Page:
Local Atlanta designing dynamo and friend Sherry Hart also participated in the One Room Challenge, redoing her dining room.  She has lived in her home over 20 years, and this fact makes me like her transformation even more.  She shows the evolution of the room, what she has kept over the years and how little tweaks to the existing pieces make them seem new.  There is so much to love–a little gold, marble, textured walls…and the floral window panels, of course, seal the deal for me.   Sherry’s eagle eyes spotted the lucite table base while shopping with Ally, Kathy, and me–another stop-the-design-bus moment.  And here is where I fancy myself a good luck shopping charm, preposterously.  Nevertheless, please take me shopping with you.

www.designindulgence.blogspot.com~~~~~~~~

The color inspiration for our basement lounge is Ashley Hannan’s den.  She shared the finished room on her blog late last year, but I die all over again every time she shows it.  Rich Benjamin Moore Gentleman’s Gray on the walls begs me to cozy up and never leave…bring me some nachos please, Ashley?  Classic pieces (a pine dresser for a steal!) and crisp white make for a timeless room.  She is promoting slow decorating as she works on their new home–and I’m all over that approach these days.

www.meetmeinphiladelphia.blogspot.com~~~~~~~~

While all these rooms are distinctly different in style from each other, the execution of each space is right on.  I find the mix of modern and traditional elements in each room compelling as well as the precise editing.  There isn’t too much, too little.  Ahh, just right.  I’m taking note of what pulls me into these rooms as I work on our new home.  Well done, ladies!

One last thing, you don’t want to miss this:

Screen shot 2014-05-20 at 3.17.28 PM

Just Busted

This simple vignette in the home of designer Luis Bustamante was the lightbulb moment for me on how to solve an awkward space in our kitchen.

Screen shot 2014-05-15 at 9.24.40 AMThank you, BUSTamante, for the inspiration!

www.tphblog.com

Thank you to my daughter and her friend for creating the fireworks art.

This enormous chalkboard in the kitchen has become a favorite spot for me.  I’m definitely leaning toward over-scale in this house–fewer things, but bigger.  Over-scale, ever-evolving–this chalkboard (with hidden closet–you can see a wider, in-progress shot here) was the perfect solution for this space.

And it’s a fun photo spot.www.tphblog.com

www.tphblog.com

Of course I don’t keep the beautiful torso on a tiny pedestal in front of the board–she’d fall over into a heap as soon as the kids ran in the door.  My very favorite decorative piece, she stays safe and sound in the living room.  Until next post, see you on Instagram!

Nesting Place, the Book

It’s a rally cry for imperfectionists.  It’s encouragement to the desperate perfectionist.  It’s permission to love your home where you are now.  
Screen shot 2014-05-01 at 12.08.11 PMAnd it is full of beautiful photos styled and taken by its author in her rental home.  It is The Nesting Place, the book.

nesterMyquillyn Smith sent me a pre-release copy of her book, signed!, that I nearly read in one sitting.  I didn’t even need to use the disco ball bookmark she included in the package.  I also ordered another copy from Amazon to keep at the cottage (the signed one stays home with me!).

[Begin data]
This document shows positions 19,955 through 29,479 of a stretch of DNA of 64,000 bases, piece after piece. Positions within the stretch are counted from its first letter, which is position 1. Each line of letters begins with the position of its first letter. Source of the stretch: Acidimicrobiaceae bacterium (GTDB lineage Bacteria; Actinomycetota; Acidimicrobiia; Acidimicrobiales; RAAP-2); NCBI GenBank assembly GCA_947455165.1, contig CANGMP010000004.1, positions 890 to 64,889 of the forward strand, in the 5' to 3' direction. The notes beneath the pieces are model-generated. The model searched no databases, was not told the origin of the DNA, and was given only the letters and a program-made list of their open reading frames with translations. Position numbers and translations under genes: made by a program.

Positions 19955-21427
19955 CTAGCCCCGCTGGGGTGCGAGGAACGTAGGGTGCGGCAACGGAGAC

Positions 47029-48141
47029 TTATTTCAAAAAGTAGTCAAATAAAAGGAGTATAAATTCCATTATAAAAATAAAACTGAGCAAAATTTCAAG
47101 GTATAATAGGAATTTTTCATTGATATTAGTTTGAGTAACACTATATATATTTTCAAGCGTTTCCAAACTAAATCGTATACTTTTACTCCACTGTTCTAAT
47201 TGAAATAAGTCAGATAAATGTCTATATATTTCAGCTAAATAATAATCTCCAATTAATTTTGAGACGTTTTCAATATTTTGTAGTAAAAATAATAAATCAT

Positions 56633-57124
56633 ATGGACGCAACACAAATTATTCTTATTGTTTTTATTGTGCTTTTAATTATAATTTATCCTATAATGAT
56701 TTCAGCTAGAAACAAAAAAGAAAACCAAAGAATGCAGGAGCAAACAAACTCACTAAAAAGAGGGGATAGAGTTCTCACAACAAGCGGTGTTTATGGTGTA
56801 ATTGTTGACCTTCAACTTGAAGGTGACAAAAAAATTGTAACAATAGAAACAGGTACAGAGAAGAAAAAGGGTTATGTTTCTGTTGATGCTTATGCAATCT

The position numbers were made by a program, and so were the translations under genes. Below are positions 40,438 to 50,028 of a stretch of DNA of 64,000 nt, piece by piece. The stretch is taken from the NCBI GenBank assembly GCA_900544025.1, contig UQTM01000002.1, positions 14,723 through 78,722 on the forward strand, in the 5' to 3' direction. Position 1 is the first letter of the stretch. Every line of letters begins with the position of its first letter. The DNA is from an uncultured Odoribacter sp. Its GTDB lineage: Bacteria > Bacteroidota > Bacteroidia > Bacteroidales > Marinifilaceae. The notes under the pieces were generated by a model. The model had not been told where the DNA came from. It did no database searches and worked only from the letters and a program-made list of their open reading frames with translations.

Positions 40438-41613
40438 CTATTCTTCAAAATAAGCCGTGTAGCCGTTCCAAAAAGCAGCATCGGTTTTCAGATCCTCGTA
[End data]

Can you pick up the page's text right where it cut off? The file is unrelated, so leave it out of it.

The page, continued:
I’ve read her blog since I discovered it in 2007; and, so, I was excited to read the backstory to how she has arrived at her decorating manifesto: it doesn’t have to be perfect to be beautiful.  She starts the book detailing each house she and her husband have lived in during their marriage so far– 13 houses in 18 years!  The following chapters are filled with encouragement, wisdom, tips, and have-I-mentioned-her-gorgeous-photos?.  In short, the book is like sitting down with her over iced coffees in striped paper straws–conversational, warm, real.  I promise you, you will love your home even more, even without changing a thing, after you read her book; and, furthermore, you’ll have the confidence to embark on that project you’ve been mulling over, fresh from Myquillyn’s pep talk, to really adore the house you’re in now.

cottage(I won’t even tell you how excited I am that our little North Carolina cottage is mentioned and pictured within the book.  You couldn’t handle that much exuberance!  Mr. Sunburst Mirror and Sculptural Candlestick Duo are enjoying their moment for sure.)

I’d say the book has a truth for everyone.  For me and our new house (we’ve been in it for 5 months but have owned it for 11), the truth comes in that the decorating can be slow, it won’t look anywhere near done or perfect for a long time.  But my people are here, it’s neat and clean, it has lovely natural light and a specially-crafted shell and for these positives, the incompletion and imperfection and memory of a difficult remodel do not diminish from a beautiful artwork in progress.  Don’t you like to see an artist midway through a piece?  See the process and direction?  That is what is happening here and will be happening here for awhile at the Painted House.  A curtainless window, a rugless floor, a settee that needs redoing, a table that needs painting, chairs that need new fabric all testify to this fact.  I’m embracing Myquillyn’s philosophy.

sofaAs for that sparkly bookmark, it rings-around the partial neck of the torso in the living room–a true Myquillyn move.  (The torso would wear a Myquillyn eye patch, too, if she had, well, an eye…or head.)

torsoThank you, Myquillyn, for the beautifully-written and -photographed book!  Follow her at her blog, Nesting Place, where she and her husband are renovating a farmhouse and barn on the site of an old sawmill.